Sophie Grayling was full of pride when she bought her first home in 2017. However, that quickly turned into a nightmare due to the cladding scandal, which has taken a huge toll on her mental health. Jack Simpson speaks to her about her experiences and why she decided to seek clinical help
“I did think, ‘how do I get out of this?’ I just wanted to free myself from the burden,” Sophie Grayling says when recounting the time suicidal thoughts first crept in as a result of being embroiled in the cladding scandal.
“Having a child is probably my saving grace, that really slapped me into reassessing the situation and seeking help.”
Ms Grayling, a mother of one, is a leaseholder living in the Cunard Square block of Marconi Plaza in Chelmsford, a building clad in aluminium composite material (ACM) cladding, the exact same used on Grenfell Tower. The deadly material was the main contributor to the fire spread on that fateful night in June 2017.
One of the tens of thousands of leaseholders facing despair as a result of the cladding scandal, the situation has taken a toll on Ms Grayling’s physical and mental health.
“I feel like I have flu all the time, the anxiety attacks, the nausea, the stomach aches – everything in my body hurts,” she explains.
“I don’t know if you’ve cried so much that you actually get a constant headache? Well, that is me. I’m always shaking, I feel weak, it is like something traumatic has happened to me. I’m not myself, it really is impacting my capability of being a good parent.”
With her building underneath the 18m threshold for funding from the government to remove the cladding, the height of the building also means leaseholders will not be able to get support through the £30m waking watch scheme.
Instead, Ms Grayling has seen the sale of her home fall through, she likely faces a bill worth thousands of pounds to fix the block’s issues, and puts her child to bed every night with the knowledge that the building they live in is wrapped in the same material that contributed to a fire that saw 72 lives lost.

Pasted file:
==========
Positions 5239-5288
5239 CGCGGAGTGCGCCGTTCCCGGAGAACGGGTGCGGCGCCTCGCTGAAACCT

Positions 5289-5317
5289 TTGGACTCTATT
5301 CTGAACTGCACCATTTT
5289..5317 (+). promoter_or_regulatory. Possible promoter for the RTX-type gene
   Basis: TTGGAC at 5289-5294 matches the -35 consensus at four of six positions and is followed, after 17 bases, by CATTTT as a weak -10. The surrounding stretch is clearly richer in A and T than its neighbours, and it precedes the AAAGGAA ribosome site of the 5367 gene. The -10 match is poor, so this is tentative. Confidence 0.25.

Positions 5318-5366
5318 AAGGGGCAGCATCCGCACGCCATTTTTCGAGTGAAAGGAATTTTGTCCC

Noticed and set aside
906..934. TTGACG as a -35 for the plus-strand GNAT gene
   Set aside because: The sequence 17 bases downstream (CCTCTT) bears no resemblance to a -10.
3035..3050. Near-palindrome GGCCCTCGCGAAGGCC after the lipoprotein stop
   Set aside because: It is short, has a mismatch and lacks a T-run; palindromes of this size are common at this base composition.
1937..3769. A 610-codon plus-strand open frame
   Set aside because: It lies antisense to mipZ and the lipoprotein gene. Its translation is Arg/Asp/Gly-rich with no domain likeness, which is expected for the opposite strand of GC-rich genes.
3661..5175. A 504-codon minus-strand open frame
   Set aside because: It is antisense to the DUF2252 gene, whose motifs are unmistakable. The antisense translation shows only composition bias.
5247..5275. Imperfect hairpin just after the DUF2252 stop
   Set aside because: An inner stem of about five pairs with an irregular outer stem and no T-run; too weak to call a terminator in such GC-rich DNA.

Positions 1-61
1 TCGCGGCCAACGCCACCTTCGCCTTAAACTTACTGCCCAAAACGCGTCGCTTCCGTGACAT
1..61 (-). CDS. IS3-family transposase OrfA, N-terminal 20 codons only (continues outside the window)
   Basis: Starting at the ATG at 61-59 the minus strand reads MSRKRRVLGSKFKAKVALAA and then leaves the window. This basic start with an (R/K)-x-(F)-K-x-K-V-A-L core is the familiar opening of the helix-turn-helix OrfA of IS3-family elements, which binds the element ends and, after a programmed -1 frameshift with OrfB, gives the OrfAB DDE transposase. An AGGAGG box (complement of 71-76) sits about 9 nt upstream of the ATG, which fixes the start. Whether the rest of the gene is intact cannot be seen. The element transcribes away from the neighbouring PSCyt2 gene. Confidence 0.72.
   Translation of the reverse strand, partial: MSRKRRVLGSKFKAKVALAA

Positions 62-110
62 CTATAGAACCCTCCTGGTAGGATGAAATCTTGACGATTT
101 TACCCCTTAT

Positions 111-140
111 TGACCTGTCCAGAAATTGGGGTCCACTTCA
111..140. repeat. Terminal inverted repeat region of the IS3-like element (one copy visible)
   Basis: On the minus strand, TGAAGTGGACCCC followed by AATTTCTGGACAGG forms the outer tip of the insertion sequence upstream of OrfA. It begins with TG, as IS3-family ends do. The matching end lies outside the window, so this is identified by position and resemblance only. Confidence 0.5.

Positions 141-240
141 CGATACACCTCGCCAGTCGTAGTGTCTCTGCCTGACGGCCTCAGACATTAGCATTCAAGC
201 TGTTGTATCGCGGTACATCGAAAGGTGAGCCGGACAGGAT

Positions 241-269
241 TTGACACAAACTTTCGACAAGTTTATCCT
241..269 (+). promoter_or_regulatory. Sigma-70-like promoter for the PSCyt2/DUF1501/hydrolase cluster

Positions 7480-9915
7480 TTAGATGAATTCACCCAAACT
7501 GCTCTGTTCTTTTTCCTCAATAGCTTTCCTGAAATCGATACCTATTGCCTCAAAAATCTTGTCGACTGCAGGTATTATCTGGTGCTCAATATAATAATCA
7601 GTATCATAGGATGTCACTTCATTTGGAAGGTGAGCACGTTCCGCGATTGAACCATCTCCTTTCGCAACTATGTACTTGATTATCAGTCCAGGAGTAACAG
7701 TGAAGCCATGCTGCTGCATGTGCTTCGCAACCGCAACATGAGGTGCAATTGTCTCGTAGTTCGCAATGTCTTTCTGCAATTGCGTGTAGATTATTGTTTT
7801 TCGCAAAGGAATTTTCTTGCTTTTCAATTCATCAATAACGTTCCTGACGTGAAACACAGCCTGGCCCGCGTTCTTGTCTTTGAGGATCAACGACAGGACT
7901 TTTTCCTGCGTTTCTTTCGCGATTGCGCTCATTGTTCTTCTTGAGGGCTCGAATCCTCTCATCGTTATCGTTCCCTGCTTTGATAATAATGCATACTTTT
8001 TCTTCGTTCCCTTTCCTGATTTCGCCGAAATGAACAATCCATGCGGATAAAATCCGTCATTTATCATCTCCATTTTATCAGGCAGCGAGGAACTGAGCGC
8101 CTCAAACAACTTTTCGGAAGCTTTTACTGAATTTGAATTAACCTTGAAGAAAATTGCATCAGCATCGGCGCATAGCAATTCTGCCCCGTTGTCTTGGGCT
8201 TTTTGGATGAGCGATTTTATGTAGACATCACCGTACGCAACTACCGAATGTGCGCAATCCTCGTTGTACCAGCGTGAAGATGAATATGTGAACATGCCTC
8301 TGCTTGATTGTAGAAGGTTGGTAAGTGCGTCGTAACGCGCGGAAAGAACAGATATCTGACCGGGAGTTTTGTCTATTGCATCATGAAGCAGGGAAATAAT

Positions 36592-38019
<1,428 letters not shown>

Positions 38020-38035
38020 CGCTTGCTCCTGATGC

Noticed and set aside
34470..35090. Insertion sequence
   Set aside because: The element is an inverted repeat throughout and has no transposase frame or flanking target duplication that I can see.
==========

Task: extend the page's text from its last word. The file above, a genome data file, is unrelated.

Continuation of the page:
“I know that ACM is just not OK on any building,” she says.
“I think I’m having nightmares about it but then I realise they are not – this is actually the reality”
When she bought the flat from housing association Colne Housing, now Eastlight Community Homes, through the shared ownership scheme, it was a time of excitement for Ms Grayling. She was pregnant with her first child and, as a single mother at the time, was proud that she could independently provide a home for her soon-to-be-born son.
But like many leaseholders and shared owners living in blocks across the country, this hope converted into a living nightmare.
“I have difficulty sleeping, it is the first thing you think about when you wake up and I’m thinking about it all night,” she explains. “I think I’m having nightmares about it but then I realise they are not – this is actually the reality.”
Ms Grayling attempted to sell her home last year, a decision largely driven by the need to find her son a better school.
“He has got suspected autism,” she explains. “That is one the reasons I wanted to move – the schools in this catchment are not great for early learning, so I found a house closer to a suitable schools. It is really important kids like him get that early years support.”
However, that sale has now fallen through, due to the buyer struggling to get a mortgage sorted because of the fire safety issues. And Ms Grayling and her son must stay put.
“I don’t have a choice in the matter now and this is going to affect his future. I feel like I have completely failed as a mother because I can’t provide him a safe place to stay,” she says.
Her building was built by Bellway in 2016 along with the other blocks that make up Cunard Square, all of which have ACM but do not qualify for funding because they are under 18m. Bellway has also indicated that because of the height, it is not part of its remediation programme.
Ms Grayling bought the property in in 2017, taking up a 25% share in the property and putting down a deposit of £30,000. However, as a shared owner, she now faces 100% of the estimated £7,000 remediation bill and, potentially, any costs from the interim fire safety measures.
She says that while she knows these bills are nowhere near the figures of £100,000 some leaseholders face to remediate their buildings, this is still unaffordable for her – and she fears the costs could grow.
“I mean, I wouldn’t be using affordable housing in the first place if I had that kind of money. I’m seeing that because of supply and demand, the prices are just so inflated now, you see estimations going up three-fold – that is where my fears of increased prices come from,” she explains.
“I feel like I have completely failed as a mother because I can’t provide him a safe place to stay”
The financial pressures could have an impact on Ms Grayling’s future employment. There have already been reports of some leaseholders having to declare bankruptcy because of the cladding bills. In some professions, such as law and financial services, bankruptcy means you cannot work in the sector.